Boston University has not been doing as poor of a job in handling the COVID-19 pandemic as it seems to keep communicating.
Continuous mixed messages from the administration distract from the well-thought-out plans being placed, and instead merely create intense confusion for students.
It started when President Robert Brown announced the transition to remote learning days after most other Boston-area colleges made their decisions. Students were expectant, yet could not act as long as they were kept in the dark.
Still, the University’s decision to offer optional Credit-No-Credit instead of implementing mandatory Pass-Fail allowed students to gain their Hub and degree credits even if they opted out of a letter grade.
Keeping open the opportunity to designate a course Credit or No Credit well after all grades were final on Student Link was a kindness that gave students ample time to decide.
Meanwhile, however, the confusion only continued in other arenas. Bits and pieces of information continued to roll out haphazardly, puzzle pieces of a full picture students were dying to see.
Unclear information, timelines and guidelines on how to retrieve belongings were communicated through a succession of contradictory emails. That’s not an efficient way to advise thousands of students on how to move out of their dormitories — if anything, this communication created chaos, not clarity.
The BU community was left with no choice but to speculate, making decisions based on nothing more than guesswork. Several students, for example, had already purchased plane tickets or driven hours back to Boston to pick up their items by the time the school announced there would be no need to.
Having already caused this kind of strife among students, little of the spotlight shone on what, ultimately, BU had done right for its community: partnering with United Parcel Service to provide free summer storage and shipping was one move that saved students much money and stress.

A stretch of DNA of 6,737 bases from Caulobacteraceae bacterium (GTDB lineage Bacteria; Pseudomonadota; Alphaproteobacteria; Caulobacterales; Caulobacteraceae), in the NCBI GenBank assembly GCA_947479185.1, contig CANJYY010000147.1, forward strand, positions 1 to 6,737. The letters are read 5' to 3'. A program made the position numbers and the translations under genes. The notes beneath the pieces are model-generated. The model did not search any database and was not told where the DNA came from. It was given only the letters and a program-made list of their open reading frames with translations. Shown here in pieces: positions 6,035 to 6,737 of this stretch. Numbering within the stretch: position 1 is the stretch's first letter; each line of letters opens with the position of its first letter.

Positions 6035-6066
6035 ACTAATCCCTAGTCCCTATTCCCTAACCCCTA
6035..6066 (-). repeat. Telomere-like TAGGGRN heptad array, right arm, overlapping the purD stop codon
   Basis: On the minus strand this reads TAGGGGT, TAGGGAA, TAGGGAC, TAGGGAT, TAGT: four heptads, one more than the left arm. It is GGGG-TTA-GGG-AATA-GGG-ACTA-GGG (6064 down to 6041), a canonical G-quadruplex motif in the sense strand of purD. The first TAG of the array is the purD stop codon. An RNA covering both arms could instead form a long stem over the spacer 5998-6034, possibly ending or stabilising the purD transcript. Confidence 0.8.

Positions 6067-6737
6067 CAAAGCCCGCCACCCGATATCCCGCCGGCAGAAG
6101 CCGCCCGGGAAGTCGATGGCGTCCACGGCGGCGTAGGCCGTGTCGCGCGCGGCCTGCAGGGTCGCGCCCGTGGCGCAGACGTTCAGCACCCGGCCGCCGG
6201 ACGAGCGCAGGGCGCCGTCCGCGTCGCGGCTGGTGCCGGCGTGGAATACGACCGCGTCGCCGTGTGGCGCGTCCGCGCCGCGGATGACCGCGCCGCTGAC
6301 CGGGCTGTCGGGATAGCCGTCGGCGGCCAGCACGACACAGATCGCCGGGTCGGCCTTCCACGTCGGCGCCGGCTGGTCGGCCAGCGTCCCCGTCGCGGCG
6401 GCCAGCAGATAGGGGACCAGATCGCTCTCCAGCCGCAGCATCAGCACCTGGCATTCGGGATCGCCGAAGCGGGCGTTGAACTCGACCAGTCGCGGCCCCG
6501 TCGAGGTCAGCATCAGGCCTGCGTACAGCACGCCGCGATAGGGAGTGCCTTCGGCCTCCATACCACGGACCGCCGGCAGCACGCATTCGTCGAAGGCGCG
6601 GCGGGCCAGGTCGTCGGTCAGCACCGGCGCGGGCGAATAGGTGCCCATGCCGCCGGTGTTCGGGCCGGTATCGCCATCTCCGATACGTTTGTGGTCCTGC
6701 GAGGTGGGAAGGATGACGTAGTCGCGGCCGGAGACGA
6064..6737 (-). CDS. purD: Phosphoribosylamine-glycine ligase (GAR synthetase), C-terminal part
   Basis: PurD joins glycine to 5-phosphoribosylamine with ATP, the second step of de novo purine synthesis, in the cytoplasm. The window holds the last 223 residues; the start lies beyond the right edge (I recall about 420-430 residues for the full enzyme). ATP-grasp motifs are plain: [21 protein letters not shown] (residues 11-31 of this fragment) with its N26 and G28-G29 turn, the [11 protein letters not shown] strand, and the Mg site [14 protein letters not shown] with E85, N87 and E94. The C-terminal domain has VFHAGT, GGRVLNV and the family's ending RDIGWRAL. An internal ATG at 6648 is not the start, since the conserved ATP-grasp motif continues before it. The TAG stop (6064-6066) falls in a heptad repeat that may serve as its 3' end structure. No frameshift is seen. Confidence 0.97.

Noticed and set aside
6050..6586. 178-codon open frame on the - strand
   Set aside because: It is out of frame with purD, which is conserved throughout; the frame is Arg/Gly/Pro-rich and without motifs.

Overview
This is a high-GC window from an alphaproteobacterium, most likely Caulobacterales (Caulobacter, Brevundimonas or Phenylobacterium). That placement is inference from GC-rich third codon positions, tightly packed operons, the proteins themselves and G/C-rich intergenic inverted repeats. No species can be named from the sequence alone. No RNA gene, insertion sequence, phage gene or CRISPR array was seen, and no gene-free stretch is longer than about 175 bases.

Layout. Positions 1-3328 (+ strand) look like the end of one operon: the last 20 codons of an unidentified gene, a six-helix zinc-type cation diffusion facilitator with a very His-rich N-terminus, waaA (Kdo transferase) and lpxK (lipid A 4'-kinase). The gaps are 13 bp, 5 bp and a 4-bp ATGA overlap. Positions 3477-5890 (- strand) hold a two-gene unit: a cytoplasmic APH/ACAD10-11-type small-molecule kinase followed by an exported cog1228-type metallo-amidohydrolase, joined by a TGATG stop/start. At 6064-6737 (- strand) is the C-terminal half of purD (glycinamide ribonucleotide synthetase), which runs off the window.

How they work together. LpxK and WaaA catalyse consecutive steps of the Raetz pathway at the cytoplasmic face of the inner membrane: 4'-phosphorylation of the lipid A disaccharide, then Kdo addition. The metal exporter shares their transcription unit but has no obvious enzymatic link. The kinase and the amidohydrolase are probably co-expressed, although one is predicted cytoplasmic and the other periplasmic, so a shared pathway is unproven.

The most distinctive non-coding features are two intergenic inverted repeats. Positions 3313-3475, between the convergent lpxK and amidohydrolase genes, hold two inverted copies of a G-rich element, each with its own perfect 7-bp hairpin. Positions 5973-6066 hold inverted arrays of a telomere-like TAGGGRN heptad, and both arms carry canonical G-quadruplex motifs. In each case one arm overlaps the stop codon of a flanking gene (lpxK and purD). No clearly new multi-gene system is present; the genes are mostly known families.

Still, international students seem largely neglected as a factor in BU’s decision-making. As international shipping was not made available even at a cost, they were instead advised to send their belongings to a domestic address, which is not feasible for everyone.
If there was a reason international shipping was unattainable, BU should have communicated that reason to its students. Otherwise, the University appears simply uncaring.
Even as the school transitions into Learn from Anywhere in the Fall, which supposedly gives all students the option of remote or in-person learning, international students’ needs once more fall under the radar.
While this program is unique and detailed in its attempts to prioritize the health and desires of students, it leaves international students in a complicated position. It seems as if everyone can choose to come and go as they see fit, but that may not be the case for those currently outside of U.S. borders.
BU has already informed one international student she is at jeopardy of losing her F-1 student visa — which would lose her the right to return to the U.S. to study altogether — if she does not return to Boston in the Fall.
In addition to the international community, faculty also seem to be an afterthought of the University. Many have expressed that they are equally as uninformed as students.
Returning to campus could potentially endanger professors, as many are at high-risk of severe COVID-19 symptoms due to age. Yet the University released guidelines that all courses should have a “significant in-person component,” with few exceptions — not having first consulted its instructors.
Going forward, it is clear that this school year will look much different than anything we have experienced prior.
BU announced it will frequently test students and faculty for COVID-19, yet there are too many variables to ensure the spread of the virus can truly be kept at bay. We cannot confirm that each person will properly self-perform the tests, which can lead to false negatives.
Additionally, the effectiveness of proposed housing options will mainly depend on every individual’s desire to adhere to social distancing, which puts pressure on the students who take it seriously.
It’s not feasible to prevent the spread of COVID-19 on such a large campus that fosters social interaction — walking down Commonwealth Avenue, going up elevators, using communal bathrooms.
The entire atmosphere of learning will also be greatly affected if there is to be minimal social interaction in dining halls, study areas and libraries — if such spaces are even open for use.
For some students, the absence of hands-on learning is not worth the risk of returning to campus. But it is clear that the University is committed to bringing its community back and keeping them as safe as possible.
We understand the issues above are layered and difficult to manage perfectly. Despite all the nuances yet to be addressed, BU has certainly attempted to make the situation manageable — even if its efforts were lost in communication.
As questions continue to mount amid the uncertainty surrounding students’ return to campus, BU administration must learn to communicate clearly and be more transparent with all affected. That is how it can ensure a smoother transition into the reality of higher education in a pandemic.